Our animal bites services include Rabies testing and animal bite investigation, as well as disease investigation and reporting

Actions Following a Potential Rabies Exposure

The following actions should be taken if a person is bitten or otherwise possibly exposed to a rabid animal:

  • Domestic animals: Identify the animal and contact animal control to provide description. Dogs, cats, and ferrets may be quarantined for ten days (depending on circumstances), or they may be euthanized and tested for rabies. Other domestic animals are handled on a case-by-case basis.
  • Wild animals: Identify and, if possible, confine the biting animal for rabies testing. If euthanized, attempt to keep brain matter in tact. No quarantine period is recognized for wild animals.
  • Wash the wound immediately and thoroughly with soap and water for 10 to 15 minutes.
  • Animal control: If you or your child is bitten by an animal, call your doctor right away after an animal bite. Find out if rabies treatment or other medical care is needed.
  • Seek medical attention: Go to nearest Emergency Room or consult with your Primary care provider.


Rabies is a viral disease mostly occurring in wild animals such as as bats and skunks, but domestic species may also become infected. Rabies is transmitted primarily by bites to humans and is almost invariably fatal once symptoms appear. Fortunately, Anti-Rabies shots have been developed for persons exposed to the virus to prevent infection.

Things you can do to protect yourself from rabies include:

  • Keep vaccinations up to date for all dogs, cats, and ferrets.
  • Children are the most common victims of dog bites. Teach your children to be careful around dogs and to practice basic safety tips to prevent a bite.
  • Always ask the owner for permission before petting a dog.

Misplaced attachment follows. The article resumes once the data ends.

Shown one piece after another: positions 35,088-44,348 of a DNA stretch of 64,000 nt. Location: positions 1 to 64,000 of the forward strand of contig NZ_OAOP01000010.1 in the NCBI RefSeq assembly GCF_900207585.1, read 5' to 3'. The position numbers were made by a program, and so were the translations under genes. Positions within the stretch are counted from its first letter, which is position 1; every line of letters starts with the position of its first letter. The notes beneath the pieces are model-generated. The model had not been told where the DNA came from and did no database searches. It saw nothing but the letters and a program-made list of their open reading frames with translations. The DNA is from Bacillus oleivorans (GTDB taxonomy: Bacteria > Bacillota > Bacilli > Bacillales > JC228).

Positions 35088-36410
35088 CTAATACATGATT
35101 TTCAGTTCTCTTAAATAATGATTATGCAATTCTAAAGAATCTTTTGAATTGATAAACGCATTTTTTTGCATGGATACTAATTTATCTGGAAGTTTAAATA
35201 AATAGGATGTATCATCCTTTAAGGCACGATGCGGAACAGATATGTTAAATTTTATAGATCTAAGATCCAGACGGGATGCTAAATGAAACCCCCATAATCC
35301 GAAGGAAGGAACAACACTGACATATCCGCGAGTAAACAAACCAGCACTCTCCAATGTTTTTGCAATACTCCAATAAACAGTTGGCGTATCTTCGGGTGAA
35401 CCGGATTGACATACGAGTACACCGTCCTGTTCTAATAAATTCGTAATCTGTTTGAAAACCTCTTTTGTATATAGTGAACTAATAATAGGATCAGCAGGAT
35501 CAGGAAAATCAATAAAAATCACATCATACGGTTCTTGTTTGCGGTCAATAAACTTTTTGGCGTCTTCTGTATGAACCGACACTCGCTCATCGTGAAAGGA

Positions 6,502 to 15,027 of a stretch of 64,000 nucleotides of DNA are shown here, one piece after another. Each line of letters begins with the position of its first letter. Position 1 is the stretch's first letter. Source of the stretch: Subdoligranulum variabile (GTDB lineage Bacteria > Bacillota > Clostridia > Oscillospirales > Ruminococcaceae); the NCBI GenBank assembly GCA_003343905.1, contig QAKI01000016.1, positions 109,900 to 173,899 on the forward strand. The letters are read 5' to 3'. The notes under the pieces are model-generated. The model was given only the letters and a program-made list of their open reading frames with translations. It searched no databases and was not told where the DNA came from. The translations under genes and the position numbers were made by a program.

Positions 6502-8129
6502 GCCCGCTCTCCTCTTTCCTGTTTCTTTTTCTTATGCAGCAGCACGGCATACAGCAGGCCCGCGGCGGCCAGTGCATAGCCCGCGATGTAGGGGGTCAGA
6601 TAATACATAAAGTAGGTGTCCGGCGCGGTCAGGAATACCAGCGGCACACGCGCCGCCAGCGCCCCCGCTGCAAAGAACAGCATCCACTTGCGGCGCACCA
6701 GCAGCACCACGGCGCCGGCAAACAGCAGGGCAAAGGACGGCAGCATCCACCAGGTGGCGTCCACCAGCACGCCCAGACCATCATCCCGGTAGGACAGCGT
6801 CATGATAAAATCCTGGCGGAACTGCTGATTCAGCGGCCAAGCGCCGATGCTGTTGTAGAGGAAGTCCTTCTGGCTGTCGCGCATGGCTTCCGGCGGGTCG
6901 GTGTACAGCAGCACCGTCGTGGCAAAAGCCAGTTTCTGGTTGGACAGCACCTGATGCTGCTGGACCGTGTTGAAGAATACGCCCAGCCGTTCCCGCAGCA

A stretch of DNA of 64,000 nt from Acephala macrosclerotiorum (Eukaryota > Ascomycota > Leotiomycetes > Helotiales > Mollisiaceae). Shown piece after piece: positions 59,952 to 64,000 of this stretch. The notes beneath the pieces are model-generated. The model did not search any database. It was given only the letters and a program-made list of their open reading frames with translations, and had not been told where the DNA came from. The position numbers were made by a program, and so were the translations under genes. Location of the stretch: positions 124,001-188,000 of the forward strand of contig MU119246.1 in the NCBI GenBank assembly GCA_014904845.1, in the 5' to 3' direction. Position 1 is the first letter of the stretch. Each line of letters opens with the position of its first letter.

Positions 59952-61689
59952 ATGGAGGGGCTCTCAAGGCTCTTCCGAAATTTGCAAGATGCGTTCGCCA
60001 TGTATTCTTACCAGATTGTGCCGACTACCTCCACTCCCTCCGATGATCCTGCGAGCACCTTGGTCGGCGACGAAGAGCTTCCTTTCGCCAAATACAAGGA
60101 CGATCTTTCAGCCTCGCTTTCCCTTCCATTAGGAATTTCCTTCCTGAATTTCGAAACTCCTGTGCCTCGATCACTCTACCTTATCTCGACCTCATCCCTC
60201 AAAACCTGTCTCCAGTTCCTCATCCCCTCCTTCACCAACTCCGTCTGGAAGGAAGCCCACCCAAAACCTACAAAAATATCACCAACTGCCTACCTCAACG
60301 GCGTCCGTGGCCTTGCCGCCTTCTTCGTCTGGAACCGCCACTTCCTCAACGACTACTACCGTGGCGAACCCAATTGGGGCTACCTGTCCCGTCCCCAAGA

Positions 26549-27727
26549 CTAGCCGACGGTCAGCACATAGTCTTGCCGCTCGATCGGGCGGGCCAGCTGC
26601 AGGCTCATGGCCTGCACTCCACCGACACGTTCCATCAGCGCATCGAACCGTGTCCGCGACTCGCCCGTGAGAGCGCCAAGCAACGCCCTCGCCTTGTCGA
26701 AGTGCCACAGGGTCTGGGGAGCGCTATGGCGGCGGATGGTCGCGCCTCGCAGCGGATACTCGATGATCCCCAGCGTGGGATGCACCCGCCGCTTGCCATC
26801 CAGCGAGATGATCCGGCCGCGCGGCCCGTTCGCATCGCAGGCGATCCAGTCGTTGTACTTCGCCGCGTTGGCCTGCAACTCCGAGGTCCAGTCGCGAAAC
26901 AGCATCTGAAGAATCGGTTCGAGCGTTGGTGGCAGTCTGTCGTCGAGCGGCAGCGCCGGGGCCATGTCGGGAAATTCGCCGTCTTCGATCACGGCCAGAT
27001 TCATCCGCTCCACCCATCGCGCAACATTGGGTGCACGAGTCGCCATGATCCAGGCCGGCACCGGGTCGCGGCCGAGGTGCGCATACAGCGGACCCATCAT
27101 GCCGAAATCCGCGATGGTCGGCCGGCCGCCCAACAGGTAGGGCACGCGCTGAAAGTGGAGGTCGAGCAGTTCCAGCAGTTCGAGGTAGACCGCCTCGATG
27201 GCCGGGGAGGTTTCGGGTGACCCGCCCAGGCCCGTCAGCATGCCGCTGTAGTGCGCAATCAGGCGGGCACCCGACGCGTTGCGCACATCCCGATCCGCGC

• If an unknown dog comes near, don’t touch or interact with the dog.

Dogs usually bite someone because they feel threatened and are protecting themselves. It is important to educate yourself and your children about ways to practice basic safety, to prevent a possible rabies exposure.

Animal Control

Call animal control to remove any stray animals from your neighborhood. Never handle, feed or intentionally attract wild animals. Teach children to never handle unfamiliar animals. Prevent bats from entering living quarters or occupied spaces such as homes, churches or schools. When traveling abroad, avoid contact with wild animals and be especially careful around dogs in developing countries as rabies is common in many developing countries.

If you suspect you or your pet may have been exposed to rabies, you should contact your physician or veterinarian.

Reporting an animal bite

It is the responsibility of a person bitten by an animal, or the parent or guardian of a minor bitten by an animal, to report the bite to a physician, local law enforcement and/or the Sullivan County Health Department immediately:

Please have the following information prior to reporting:

  • Name and address of the animal’s owner (if available)
  • Date, time, and location of the bite incident
  • Location on the body where the person was bitten
  • General description of the biting animal

The report should be made to the Sullivan County Health Dept. At (660)265-4141 during normal business hours 8:30 a.m. – 4:30 p.m. Monday through Friday. After normal business hours or on weekends and holidays report to the emergency room (if necessary) or contact local law enforcement.

Press here for Rabies reports